The Elder Scrolls Online will justify its monthly subscription fee through regular and significant updates, Bethesda vice president Pete Hines told GameSpot, defending the company's decision to require a traditional subscription for its upcoming massively multiplayer title.
Describing the traditional business model as a "value proposition," Hines said the company plans to use user subscriptions to help fund these regular updates.
"We feel pretty strongly about the support we're going to have for the game and what you're going to get for those dollars," Hines explained in response to a question of why The Elder Scrolls Online was not pursuing a free-to-play model. "We're also very confident in our ability to support it with content. And not content of the magnitude of, it's a new month, here's a new sword or here's a funny hat — but content that is real and significant and it feels like regular and consistent DLC releases."
Comparatively, a free-to-play model would limit the number of developers the company could afford to continue creating new content.
"We want to do the version that we think is the best game and the coolest experience," Hines continued. "And that means putting a lot of people and a lot of content creators towards having stuff that comes our regularly; every four weeks, five weeks, six weeks. Big new stuff that you want to do."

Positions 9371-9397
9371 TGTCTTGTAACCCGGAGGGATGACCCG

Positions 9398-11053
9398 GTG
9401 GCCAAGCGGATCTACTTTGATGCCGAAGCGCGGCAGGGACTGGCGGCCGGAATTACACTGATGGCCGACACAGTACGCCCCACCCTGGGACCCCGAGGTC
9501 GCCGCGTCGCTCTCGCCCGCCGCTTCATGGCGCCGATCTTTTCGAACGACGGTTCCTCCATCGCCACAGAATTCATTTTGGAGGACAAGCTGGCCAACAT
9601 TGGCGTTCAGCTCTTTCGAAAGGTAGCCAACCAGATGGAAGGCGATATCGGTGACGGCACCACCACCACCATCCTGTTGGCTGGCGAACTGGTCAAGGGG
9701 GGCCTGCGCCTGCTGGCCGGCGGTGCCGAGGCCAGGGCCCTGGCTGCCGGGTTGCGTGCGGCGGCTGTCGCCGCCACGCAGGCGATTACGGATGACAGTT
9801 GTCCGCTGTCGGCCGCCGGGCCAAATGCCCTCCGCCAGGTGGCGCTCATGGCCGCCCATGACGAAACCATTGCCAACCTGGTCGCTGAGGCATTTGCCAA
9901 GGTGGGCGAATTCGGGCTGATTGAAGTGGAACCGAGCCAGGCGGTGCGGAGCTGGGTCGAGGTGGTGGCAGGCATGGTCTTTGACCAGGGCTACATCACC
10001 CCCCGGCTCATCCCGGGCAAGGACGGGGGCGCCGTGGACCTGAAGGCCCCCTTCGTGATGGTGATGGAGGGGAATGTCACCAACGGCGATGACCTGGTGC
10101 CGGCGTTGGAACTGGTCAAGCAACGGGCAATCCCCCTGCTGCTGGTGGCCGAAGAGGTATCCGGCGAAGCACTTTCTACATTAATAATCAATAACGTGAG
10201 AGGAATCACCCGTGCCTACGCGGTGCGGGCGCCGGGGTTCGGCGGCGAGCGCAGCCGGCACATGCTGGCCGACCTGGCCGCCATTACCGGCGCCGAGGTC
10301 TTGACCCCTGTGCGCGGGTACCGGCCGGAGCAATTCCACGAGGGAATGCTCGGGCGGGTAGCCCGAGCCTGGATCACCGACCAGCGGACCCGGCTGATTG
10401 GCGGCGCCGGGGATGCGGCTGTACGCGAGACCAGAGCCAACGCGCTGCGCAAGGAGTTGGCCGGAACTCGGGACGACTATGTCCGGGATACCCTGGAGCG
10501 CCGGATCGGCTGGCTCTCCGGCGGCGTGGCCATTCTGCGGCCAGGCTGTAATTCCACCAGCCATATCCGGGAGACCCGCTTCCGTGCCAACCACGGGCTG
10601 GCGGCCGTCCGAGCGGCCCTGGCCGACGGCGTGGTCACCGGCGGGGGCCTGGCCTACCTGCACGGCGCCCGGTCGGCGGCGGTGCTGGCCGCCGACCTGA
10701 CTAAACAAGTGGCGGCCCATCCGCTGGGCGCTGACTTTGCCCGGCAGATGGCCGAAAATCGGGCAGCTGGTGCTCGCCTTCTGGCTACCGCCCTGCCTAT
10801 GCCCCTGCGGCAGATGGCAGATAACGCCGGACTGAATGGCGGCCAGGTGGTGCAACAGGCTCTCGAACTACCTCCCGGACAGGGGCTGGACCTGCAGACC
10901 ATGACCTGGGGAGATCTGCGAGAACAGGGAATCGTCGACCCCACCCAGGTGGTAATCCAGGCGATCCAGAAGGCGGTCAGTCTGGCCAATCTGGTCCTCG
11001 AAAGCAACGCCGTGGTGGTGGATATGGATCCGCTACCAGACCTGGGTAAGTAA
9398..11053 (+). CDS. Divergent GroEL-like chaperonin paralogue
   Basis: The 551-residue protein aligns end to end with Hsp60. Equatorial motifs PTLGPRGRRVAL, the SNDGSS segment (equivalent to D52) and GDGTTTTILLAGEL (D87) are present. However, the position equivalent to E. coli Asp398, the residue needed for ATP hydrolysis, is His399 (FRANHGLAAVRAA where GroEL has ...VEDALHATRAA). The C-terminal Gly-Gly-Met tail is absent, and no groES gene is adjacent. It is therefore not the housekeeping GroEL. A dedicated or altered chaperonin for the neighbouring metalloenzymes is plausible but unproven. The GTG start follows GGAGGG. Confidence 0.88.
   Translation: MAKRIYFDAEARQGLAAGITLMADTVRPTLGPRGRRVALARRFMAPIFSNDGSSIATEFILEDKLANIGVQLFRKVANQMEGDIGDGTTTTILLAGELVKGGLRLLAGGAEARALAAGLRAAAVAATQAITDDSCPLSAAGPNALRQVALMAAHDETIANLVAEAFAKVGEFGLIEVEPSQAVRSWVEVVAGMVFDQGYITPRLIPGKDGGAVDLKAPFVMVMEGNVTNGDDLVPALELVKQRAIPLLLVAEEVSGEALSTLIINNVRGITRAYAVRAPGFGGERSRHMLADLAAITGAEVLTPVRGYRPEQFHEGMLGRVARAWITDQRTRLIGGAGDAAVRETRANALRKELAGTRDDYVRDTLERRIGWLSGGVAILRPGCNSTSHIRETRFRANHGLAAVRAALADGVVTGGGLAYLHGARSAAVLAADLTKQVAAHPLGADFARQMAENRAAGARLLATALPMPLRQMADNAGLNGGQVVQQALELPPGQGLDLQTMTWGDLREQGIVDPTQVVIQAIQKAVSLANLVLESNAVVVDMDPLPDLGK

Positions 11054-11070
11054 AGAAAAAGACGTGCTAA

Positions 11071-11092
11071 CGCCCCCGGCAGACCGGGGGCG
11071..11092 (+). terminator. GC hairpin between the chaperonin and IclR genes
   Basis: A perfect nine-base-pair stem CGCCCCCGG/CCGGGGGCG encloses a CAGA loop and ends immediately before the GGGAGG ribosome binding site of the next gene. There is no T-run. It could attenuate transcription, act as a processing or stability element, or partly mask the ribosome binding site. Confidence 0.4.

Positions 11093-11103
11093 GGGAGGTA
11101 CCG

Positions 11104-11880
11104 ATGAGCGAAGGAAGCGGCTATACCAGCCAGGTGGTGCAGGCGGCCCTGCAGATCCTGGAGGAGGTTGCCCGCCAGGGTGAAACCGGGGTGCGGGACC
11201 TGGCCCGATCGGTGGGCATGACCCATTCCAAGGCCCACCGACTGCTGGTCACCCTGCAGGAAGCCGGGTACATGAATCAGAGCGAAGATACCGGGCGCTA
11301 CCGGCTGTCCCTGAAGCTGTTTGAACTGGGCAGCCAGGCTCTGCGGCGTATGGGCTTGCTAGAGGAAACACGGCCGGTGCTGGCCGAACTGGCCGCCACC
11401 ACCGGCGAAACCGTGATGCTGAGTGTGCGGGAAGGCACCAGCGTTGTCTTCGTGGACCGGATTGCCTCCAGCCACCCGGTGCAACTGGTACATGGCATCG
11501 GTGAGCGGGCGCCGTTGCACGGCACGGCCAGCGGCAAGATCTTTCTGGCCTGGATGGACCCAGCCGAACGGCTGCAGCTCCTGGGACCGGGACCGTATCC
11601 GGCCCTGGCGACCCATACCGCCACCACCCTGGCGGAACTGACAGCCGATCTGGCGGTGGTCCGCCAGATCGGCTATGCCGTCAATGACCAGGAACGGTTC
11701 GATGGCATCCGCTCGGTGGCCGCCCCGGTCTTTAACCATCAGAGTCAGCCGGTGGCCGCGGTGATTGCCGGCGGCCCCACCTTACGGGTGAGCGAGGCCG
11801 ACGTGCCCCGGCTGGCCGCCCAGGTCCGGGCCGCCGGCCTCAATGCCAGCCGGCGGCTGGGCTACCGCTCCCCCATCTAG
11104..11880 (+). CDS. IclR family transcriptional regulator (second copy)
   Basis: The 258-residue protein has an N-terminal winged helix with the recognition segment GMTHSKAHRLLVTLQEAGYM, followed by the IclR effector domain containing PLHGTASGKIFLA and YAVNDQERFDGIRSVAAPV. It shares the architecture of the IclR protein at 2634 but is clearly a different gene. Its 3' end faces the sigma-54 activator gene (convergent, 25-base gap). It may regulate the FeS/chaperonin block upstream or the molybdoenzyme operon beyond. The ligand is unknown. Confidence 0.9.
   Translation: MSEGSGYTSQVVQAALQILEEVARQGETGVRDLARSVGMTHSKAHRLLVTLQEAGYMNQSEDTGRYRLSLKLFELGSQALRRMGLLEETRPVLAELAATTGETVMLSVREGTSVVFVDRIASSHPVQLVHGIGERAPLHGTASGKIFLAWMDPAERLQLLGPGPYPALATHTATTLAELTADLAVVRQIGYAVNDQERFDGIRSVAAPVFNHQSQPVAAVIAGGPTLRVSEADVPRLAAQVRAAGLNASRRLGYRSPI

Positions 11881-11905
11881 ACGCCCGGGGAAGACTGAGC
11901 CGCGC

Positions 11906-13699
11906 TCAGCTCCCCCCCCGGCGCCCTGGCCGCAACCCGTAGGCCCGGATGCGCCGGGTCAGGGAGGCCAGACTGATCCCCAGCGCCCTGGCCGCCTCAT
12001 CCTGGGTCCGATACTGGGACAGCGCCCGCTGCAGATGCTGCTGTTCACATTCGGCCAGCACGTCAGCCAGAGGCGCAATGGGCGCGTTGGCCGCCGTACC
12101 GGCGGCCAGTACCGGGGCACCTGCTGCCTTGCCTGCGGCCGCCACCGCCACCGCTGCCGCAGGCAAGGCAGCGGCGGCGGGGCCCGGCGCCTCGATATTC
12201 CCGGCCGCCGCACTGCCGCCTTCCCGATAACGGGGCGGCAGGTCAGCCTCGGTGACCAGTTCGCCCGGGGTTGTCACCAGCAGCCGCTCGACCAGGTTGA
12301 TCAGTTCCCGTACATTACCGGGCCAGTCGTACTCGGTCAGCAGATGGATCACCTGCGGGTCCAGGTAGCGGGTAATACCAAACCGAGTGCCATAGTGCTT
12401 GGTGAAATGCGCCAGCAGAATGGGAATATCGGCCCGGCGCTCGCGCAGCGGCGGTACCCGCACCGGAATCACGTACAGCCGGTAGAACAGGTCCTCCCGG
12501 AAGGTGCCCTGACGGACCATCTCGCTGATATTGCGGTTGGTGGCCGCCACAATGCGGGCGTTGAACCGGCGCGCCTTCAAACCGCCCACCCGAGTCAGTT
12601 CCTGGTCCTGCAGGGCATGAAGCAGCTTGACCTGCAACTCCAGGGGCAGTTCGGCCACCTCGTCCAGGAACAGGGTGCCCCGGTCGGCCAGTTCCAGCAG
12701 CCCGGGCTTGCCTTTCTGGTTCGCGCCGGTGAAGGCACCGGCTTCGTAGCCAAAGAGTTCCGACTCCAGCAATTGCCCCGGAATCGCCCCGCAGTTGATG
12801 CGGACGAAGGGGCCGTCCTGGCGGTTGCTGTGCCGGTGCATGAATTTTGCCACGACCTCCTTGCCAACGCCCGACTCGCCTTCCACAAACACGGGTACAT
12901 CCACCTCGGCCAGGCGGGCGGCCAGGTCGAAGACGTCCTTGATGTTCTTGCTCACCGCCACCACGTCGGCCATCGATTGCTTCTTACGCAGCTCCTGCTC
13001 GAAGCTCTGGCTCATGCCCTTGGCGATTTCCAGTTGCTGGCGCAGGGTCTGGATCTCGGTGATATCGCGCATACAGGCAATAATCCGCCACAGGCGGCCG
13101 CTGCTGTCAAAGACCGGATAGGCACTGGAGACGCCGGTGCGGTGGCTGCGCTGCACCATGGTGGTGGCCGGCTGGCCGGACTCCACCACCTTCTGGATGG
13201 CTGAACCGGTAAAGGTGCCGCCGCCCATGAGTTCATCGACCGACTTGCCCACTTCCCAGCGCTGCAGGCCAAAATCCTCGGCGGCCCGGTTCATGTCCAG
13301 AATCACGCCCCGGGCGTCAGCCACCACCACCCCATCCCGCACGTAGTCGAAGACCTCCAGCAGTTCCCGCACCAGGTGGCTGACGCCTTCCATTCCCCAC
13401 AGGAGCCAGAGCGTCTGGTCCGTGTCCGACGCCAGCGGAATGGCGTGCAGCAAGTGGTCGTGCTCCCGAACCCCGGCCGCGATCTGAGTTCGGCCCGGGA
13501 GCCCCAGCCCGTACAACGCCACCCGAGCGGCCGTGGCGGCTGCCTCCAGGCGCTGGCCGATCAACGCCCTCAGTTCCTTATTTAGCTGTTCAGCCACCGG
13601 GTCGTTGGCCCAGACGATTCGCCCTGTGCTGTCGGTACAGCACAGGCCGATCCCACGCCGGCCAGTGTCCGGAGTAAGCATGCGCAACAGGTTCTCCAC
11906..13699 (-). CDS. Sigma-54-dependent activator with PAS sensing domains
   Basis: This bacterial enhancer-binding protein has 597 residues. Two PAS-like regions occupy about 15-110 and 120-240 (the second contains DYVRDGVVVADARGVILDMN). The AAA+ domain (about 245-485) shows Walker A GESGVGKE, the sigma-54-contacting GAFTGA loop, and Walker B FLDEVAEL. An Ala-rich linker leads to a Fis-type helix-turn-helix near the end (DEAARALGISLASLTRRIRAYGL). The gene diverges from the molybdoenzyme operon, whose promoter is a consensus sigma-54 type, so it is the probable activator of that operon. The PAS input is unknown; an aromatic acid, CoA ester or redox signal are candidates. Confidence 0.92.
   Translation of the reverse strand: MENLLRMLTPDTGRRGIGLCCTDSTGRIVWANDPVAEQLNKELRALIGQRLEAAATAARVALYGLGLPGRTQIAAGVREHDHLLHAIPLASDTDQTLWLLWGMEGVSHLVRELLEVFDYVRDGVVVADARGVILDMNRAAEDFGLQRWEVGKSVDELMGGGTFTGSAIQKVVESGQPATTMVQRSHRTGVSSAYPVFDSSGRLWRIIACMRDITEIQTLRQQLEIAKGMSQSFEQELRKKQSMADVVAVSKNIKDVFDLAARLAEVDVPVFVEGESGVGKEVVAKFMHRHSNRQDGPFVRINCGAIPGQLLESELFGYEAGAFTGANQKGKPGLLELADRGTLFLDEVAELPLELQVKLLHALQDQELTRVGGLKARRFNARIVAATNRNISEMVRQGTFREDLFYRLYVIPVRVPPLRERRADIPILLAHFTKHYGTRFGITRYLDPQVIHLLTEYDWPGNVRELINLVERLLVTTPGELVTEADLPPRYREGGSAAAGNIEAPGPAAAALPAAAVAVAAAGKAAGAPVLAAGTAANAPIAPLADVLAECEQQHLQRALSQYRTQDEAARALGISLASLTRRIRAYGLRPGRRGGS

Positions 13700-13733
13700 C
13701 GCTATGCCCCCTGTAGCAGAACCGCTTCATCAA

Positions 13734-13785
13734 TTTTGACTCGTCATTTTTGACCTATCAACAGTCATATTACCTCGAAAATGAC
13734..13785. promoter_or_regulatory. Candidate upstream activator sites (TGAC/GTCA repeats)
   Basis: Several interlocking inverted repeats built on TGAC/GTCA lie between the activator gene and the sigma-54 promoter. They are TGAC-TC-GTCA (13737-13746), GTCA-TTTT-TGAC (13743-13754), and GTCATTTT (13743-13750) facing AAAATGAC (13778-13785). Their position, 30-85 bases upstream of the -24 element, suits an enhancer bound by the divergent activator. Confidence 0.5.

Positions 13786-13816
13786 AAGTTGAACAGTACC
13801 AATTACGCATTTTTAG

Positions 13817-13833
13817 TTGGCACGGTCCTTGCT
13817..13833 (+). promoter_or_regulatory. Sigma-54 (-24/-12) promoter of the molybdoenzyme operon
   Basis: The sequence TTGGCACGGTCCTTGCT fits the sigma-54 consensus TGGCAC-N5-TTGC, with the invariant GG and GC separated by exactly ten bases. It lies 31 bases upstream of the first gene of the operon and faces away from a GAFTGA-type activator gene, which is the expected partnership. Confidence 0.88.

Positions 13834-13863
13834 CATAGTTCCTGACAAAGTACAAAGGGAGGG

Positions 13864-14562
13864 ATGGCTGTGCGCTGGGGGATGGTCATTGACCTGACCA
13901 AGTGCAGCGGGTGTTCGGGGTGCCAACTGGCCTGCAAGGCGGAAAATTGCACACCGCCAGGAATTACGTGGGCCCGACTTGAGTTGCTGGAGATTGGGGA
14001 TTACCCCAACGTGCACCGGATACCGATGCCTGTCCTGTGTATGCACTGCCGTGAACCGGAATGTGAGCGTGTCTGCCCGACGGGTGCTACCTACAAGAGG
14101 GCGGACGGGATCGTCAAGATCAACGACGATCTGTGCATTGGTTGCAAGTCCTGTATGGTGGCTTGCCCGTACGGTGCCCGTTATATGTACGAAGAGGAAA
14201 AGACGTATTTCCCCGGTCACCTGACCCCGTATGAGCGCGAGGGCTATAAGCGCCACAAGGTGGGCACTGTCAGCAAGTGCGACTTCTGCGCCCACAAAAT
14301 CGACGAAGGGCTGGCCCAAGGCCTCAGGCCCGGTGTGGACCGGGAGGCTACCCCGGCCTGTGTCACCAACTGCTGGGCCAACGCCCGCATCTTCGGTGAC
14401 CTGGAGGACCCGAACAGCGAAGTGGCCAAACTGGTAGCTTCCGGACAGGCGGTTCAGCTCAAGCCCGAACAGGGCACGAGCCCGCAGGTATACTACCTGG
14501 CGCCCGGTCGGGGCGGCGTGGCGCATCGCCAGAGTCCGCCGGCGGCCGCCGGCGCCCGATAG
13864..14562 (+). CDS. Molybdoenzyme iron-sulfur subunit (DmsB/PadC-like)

According to Hines, Bethesda is aware that a subscription fee will limit the number of those interested in purchasing the game; However, the company is aware it is developing for a niche audience regardless.
"We're not trying to make a game that everybody who plays games will automatically buy," he elaborated. "It is a certain kind of game. There's no shooter elements. There's no aliens. It is a massive, 'Go where you want, do what you want' game that we think offers the kind of experience that's worthy of a subscription."
Last August, developer ZeniMax Online Studios announced The Elder Scrolls Online would require a $14.99 subscription fee each month. At the time, general manager Matt Firor explained the subscription model fit the open-world experience ZeniMax wants to offer.
Firor said that the decision to require a "flat fee for continued, unlimited access" will allow the studio to forgo "sacrifices" that other pricing models would force.
"We're building a game with the freedom to play — alone or with your friends — as much as you want," he said. "A game with meaningful and consistent content - one packed with hundreds of hours of gameplay that can be experienced right away and one that will be supported with premium customer support. Charging a flat monthly (or subscription) fee means that we will offer players the game we set out to make, and the one that fans want to play. Going with any other model meant that we would have to make sacrifices and changes we weren't willing to make."
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